Military of New ZealandNew Zealand has three defense policy objectives--defend New Zealand against low-level threats, contribute to regional security, and play a part in global security efforts. New Zealand considers its own national defense needs to be modest. Its defense budget provides for selected upgrades in equipment, most of which is devoted to the army. Shortly after winning the 1999 election, the Labour government cancelled a lease-to-buy agreement with the U.S. for 28 F-16 aircraft, and in September 2000 scrubbed a planned upgrade of its P3-C aircraft.
In May 2001, the government announced it was scrapping its combat airforce. New Zealand states it maintains a "credible minimum force," although critics maintain that the country's defense forces have fallen below this standard. With a claimed area of direct strategic concern that extends from Australia to Southeast Asia to the South Pacific, and with defense expenditures that total around 1% of GDP, New Zealand necessarily places substantial reliance on its defense relationship with other countries, in particular Australia.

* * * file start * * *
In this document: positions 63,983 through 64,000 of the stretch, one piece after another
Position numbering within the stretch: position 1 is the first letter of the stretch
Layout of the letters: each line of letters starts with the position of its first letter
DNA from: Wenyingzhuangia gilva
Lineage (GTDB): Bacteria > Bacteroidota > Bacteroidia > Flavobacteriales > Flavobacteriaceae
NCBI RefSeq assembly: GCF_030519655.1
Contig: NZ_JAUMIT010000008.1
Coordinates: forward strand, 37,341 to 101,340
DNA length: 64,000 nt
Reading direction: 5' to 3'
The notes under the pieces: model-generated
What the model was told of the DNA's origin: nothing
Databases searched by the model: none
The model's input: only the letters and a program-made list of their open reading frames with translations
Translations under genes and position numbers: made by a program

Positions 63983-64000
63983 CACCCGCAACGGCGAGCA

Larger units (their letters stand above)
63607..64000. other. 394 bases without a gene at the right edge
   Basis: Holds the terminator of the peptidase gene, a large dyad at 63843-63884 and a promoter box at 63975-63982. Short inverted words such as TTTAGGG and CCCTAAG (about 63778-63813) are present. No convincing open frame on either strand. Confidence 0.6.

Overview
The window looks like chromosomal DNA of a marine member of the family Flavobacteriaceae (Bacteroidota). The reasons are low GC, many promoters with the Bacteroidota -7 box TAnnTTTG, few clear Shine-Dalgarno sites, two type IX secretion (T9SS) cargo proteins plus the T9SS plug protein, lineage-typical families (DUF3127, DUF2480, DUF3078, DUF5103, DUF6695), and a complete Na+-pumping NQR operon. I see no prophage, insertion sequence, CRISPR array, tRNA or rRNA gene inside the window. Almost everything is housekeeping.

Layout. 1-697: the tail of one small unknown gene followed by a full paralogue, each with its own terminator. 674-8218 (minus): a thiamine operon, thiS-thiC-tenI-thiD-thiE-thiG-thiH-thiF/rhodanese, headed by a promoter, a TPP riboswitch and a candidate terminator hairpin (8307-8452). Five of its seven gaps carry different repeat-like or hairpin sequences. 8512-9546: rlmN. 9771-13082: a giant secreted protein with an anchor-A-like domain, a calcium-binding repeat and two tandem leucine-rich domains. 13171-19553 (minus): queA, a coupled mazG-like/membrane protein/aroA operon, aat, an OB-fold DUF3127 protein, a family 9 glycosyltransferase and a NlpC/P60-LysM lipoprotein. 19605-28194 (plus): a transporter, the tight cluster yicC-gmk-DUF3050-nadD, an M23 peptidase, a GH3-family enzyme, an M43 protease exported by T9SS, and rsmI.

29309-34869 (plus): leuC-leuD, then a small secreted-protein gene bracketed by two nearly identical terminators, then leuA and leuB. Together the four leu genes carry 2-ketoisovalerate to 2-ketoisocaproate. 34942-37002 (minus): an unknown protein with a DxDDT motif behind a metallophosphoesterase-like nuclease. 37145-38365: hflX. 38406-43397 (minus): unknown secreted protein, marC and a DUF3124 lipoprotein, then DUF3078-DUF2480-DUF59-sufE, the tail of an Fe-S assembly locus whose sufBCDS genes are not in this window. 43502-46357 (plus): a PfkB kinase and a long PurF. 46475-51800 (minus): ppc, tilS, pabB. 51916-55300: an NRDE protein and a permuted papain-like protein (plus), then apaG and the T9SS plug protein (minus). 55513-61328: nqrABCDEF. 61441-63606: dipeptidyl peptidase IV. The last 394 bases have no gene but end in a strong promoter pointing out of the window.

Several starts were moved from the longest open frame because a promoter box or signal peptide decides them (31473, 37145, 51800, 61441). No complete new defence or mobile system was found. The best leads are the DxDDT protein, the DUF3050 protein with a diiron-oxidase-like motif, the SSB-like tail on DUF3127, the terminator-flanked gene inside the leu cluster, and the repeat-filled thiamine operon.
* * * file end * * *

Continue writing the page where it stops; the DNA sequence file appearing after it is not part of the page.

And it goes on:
New Zealand is an active participant in multilateral peacekeeping. It has taken a leading role in trying to bring peace, reconciliation, and reconstruction to the Solomon Islands and the neighboring island of Bougainville. New Zealand maintains a contingent in the Sinai Multinational Force and Observers and has contributed to UN peacekeeping operations in Angola, Cambodia, Somalia, and the former Yugoslavia. It also participated in the Multilateral Interception Force in the Persian Gulf. New Zealand's most recent PKO experience has been in East Timor, where it initially dispatched almost 10% of its entire defense force and continues to be the second-largest force contributor.
New Zealand participates in sharing training facilities, personnel exchanges, and joint exercises with the Philippines, Thailand, Indonesia, Papua New Guinea, Brunei, Tonga, and South Pacific states. It also exercises with its Five-Power Defense Arrangement partners--Australia, the United Kingdom, Malaysia, and Singapore. Due to New Zealand's antinuclear policy, defense cooperation with the U.S., including training exercises, has been significantly restricted since 1986.
Military branches: New Zealand Army, Royal New Zealand Navy, Royal New Zealand Air Force
Military manpower - military age: 20 years of age
Military manpower - availability:
males age 15-49: 990,774 (2000 est.)
Military manpower - fit for military service:
males age 15-49: 834,289 (2000 est.)
Military manpower - reaching military age annually:
males: 26,649 (2000 est.)
Military expenditures - dollar figure: $883 million (FY97/98)
Military expenditures - percent of GDP: 1.1% (FY97/98)